Did you see a little square barcode in a magazine this year? How about a little colorful square that looked like a screenshot from Pac man? These scannable codes by your mobile phone or other device have been on an up and down rollercoaster trend for the past two years as public acceptance has been unclear. Unlike Facebook which is uncannily addictive, “tag barcodes” seem too been too confusing for either the vendor or user to get widespread acceptance. Generically called “tag barcodes, they can take many formats. For example, a QR code stands for “quick response code” and scanning one will take you to either the company’s website, a coupon or a mobile microsite they developed to capture your information as a new visitor. The colorful codes are Microsoft tags and are supposedly easier to scan and more customizable to the company’s brand. Click on the colorful tag for more on Microsoft’s strategy for tag barcodes and nearfield communications (NFC). NFC is a set of international standards for transferring information at low data speeds between smart phones/pads/devices based on existing radio frequency ID (RFID) standards (though not the same frequency or speed as Bluetooth).
While some experts say these little squares are the future of connecting print and digital advertising, others say they are too hard to use and too complicated for the average user. This explains the comment about the rollercoaster of popularity surrounding the codes. One month a magazine will be full of them, the next month companies leave them out due to low response.
First, here’s a quick guide to the codes and you can test out the code above, which will take you directly to the Beauty Apps Twitter feed. In comparison, the MS Code below will take you to the same place but with a totally different look.
- What is a QR Code exactly? It’s a small, barcode-style box that links to digital content on the web or can activate a number of phone functions including email, IM and SMS. It connects the mobile device to a web browser.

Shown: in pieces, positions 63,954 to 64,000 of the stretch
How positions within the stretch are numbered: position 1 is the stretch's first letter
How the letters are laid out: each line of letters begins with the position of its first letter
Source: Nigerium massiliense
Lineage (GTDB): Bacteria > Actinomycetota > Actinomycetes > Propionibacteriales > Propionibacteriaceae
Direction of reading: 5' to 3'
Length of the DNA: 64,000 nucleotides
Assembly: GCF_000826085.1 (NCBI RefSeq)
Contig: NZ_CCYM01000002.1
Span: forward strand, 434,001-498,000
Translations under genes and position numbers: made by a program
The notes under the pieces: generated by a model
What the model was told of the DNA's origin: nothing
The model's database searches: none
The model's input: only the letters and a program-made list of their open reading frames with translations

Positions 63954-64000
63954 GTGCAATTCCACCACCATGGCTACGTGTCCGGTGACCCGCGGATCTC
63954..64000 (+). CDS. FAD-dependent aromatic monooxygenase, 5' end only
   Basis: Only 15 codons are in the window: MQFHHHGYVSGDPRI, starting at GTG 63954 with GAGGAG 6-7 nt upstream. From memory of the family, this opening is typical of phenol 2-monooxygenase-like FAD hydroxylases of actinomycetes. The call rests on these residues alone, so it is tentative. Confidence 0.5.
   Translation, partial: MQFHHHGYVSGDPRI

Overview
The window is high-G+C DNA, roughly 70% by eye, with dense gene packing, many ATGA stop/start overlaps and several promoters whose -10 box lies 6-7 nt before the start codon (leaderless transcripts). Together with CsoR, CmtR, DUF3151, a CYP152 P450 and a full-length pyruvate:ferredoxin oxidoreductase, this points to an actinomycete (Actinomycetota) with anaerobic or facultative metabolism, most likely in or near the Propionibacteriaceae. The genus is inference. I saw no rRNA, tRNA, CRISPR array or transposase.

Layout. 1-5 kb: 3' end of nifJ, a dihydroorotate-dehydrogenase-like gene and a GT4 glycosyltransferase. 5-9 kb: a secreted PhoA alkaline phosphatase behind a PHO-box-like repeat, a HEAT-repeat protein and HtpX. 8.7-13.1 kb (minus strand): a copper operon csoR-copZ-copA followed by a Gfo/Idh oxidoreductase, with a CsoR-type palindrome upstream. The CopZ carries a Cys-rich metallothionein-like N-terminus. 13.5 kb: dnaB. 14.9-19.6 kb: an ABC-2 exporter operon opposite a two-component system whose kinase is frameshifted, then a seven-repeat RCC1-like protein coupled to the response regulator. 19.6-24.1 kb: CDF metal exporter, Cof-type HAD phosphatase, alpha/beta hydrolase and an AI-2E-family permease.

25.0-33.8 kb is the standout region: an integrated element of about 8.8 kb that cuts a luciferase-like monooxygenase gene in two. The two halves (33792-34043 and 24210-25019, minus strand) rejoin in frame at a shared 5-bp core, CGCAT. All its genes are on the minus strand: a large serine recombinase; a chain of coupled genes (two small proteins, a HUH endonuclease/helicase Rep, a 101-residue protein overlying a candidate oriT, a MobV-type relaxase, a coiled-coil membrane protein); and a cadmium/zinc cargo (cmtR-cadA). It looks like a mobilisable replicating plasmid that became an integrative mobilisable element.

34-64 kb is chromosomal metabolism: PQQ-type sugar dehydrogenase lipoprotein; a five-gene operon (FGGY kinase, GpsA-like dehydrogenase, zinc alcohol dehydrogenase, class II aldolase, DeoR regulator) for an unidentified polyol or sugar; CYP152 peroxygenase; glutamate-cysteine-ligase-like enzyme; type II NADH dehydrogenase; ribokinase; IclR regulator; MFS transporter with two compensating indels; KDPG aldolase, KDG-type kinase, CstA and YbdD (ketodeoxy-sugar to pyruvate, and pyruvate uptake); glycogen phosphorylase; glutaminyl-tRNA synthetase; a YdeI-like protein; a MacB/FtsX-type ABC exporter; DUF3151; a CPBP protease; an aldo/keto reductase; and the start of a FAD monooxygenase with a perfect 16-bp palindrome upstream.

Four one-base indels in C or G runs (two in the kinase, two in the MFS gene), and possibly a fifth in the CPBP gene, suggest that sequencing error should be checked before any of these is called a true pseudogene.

- How many people actually use these codes? June 2011, 14 million mobile users in the U.S., representing 6.2 percent of the total mobile audience, scanned a QR code on their mobile device.
- How does a potential customer scan a code? They must first have a code reader. There are a variety of free code readers for both QR codes and Microsoft tags. Simply searching in a mobile browser and choosing one to download is easy and only takes a few minutes.
- Where were codes most commonly found? 50% of the codes scanned in 2011 were in print material like a newspaper or magazine, 35% were on product packaging and 23% were on a poster or flyer or kiosk.
- What are some of the most creative uses? Restaurants can provide nutritional information by printing a code on their menu, museums can replace long write ups next to art with a code that provides information about the artwork itself and the artist and Taco Bell and Mountain Dew are using codes to provide free music downloads.
So, now that you know what the codes are, what they do, how to use them and some creative uses and where will they be going next? In my opinion, there won’t be any major movement toward adoption of the codes unless; a major retailer puts them into mainstream use. For example, if H&M printed them on every label allowing customers to buy their size online or if Whole Foods put them on nutrition or animal welfare labels giving people more information about the food, then we might see greater adoption of the codes. But before that happens, here are my three predictions:
- Microsoft tags will become more popular overall. They’re easier to scan and easier for the company to customize using shapes and colors.
- Codes will continue to show up in magazines and on some billboards and we’ll see new uses by a wider range of businesses like Realtors and general contractors.
- Codes and tags will show up on more business cards. This is an underutilized way to use the code. Put a code to your LinkedIn or Facebook page on your business card for easy, quick networking and connections.
Despite being more than two years old, it’s still a hot, new technology. Stick with us on the blog and we’ll see where it goes!